Lauri Markkanen is finally on the move, but not to a team really anyone expected.
The 7-foot Finnish big man is the latest NBA off-season domino to drop, somewhat concluding what’s been an enormous month of league-wide player movement — save for any other sizable transactions before September. ESPN’s Adrian Wojnarowski provided details on the Markkanen move, which became a three-way trade with the Portland Trail Blazers, as well as his now former Chicago Bulls and his new Cleveland Cavalier home.
For the Bulls, it’s Markkanen for a 2022 lottery-protected first-round draft pick, which will remain protected through 2028. If the pick fails to convey by then, it will then become a second-rounder. Given the to-be-determined situation with Damian Lillard, it’s a huge detail, and a variable in relation to how that pick could swing this season and beyond. Woj also noted that Markkanen is heading to Cleveland officially via sign-and-trade for $67 million over the next four years.
ESPN Front Office Insider and cap expert Bobby Marks also provided a note regarding the salary cap ramifications.
Now … about that fit.
The soon-to-be fifth-year big has posted a career-best 15.6 points and 7.1 rebounds per game on 44/37/85 shooting splits. Last season, his splits were a personal-best 48/40 from the field and from deep. But he’s had an up-and-down first four seasons. After coming into the league looking like a steal with 15.2 points and 7.5 rebounds per game as a full-time starter in 2017-18, Markkanen improved to 18.7 points, 9.0 rebounds, and still shot 36 percent from three and 87 percent on free throws. In year three, his numbers dropped as he battled injury, and this past season, half of his appearances came off the bench. He’s played 221 of a possible 301 games (2019-20 was condensed to 65 games for the Chicago Bulls and 2020-21 was 72 for everybody), meaning he’s missed 20 games per season, on average.
The Cavaliers currently have what looks to be a starting five of point guard Darius Garland, returning leading scorer Collin Sexton at the two, Isaac Okoro, who started all 67 appearances as a rookie last year, at the three, 2021 No. 3 pick Evan Mobley sliding in at the four, and $100 million man Jarrett Allen at center. Presumably, Markkanen may even battle it out with Mobley over the starting four spot, unless the Cavs get crazy and want to play Mobley at the three a bit. Otherwise it’s basically a shoo-in that Markkanen is your sixth man, and for this roster, a skilled one at that, as it’s a role he fulfilled with the Bulls late last season.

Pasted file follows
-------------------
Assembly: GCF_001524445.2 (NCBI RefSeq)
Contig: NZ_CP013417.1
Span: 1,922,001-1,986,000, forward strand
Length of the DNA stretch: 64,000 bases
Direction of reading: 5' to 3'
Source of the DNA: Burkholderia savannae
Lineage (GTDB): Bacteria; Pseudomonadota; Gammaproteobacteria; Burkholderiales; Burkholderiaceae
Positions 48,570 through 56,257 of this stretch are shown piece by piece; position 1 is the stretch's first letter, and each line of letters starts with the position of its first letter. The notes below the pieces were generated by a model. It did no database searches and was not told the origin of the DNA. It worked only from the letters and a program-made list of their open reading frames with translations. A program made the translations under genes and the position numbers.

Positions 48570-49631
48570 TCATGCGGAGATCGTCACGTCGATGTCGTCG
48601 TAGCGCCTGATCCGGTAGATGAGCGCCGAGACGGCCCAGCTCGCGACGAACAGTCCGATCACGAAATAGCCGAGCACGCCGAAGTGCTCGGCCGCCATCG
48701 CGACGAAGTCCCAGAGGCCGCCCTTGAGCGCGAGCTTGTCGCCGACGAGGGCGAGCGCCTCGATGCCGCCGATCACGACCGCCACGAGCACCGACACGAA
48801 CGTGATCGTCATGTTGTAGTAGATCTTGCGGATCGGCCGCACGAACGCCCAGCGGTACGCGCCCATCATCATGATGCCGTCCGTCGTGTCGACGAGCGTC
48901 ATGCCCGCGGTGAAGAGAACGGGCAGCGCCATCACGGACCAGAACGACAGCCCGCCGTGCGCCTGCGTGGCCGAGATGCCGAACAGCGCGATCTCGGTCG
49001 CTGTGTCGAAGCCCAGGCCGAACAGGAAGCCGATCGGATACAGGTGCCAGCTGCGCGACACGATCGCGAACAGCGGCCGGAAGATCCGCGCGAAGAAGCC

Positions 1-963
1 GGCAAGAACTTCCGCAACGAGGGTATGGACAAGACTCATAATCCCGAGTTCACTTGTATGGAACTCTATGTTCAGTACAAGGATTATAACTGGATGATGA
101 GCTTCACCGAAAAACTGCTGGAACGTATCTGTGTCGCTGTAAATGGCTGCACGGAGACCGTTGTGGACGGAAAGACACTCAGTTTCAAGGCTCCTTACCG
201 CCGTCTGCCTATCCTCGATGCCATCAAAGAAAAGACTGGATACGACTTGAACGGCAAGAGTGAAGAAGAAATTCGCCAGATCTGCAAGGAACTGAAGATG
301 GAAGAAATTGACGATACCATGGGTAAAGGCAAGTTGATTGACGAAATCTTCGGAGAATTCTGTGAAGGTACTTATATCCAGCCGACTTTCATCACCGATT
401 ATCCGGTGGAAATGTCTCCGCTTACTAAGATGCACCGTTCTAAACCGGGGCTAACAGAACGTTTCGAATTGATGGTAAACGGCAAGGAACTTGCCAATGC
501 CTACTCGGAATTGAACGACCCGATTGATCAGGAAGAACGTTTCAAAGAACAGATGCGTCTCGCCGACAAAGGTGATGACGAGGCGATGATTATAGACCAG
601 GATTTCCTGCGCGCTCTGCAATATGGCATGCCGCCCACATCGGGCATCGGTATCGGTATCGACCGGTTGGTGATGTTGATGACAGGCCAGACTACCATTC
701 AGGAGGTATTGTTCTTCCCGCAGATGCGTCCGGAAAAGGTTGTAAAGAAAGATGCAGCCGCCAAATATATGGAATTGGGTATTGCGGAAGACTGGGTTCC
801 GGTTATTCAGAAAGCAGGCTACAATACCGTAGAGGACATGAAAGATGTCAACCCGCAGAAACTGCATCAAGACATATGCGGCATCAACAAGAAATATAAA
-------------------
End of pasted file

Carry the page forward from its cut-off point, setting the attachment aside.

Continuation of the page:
Markkanen would join a bench unit that includes Ricky Rubio, Cedi Osman, and Damyean Dotson, most notably. Markkanen’s ability to stretch the floor makes him easy to play with either starting big when the Cavs are staggering their starters. Does it make the Cavs a contender? Obviously not. But we should look at them as a contender to make the Play-In, if things bode mostly well.
In whatever order, the Milwaukee Bucks, Brooklyn Nets, Miami Heat, Atlanta Hawks, Philadelphia 76ers are probably your five playoff no-doubters out East. You’re expecting, save for unforeseen circumstances, the Boston Celtics and Chicago Bulls to claim two of the other spots. You still have the New York Knicks, Washington Wizards, Toronto Raptors, Indiana Pacers, and Charlotte Hornets likely to be in the conversation all season.
That’s 12 teams, which is relevant, because the playoffs — with the Play-In — are now a 10-team race. The Cavaliers should absolutely believe they’re worthy of being in that mix. It’ll depend on a lot: Player development, Mobley’s rookie year, chemistry, health. But it’s worth the gamble for Cleveland, who parts with Larry Nance Jr. as the only main active piece. Apologies to the Orlando Magic and Detroit Pistons, but hey, you have young pieces to legitimately be ecstatic about.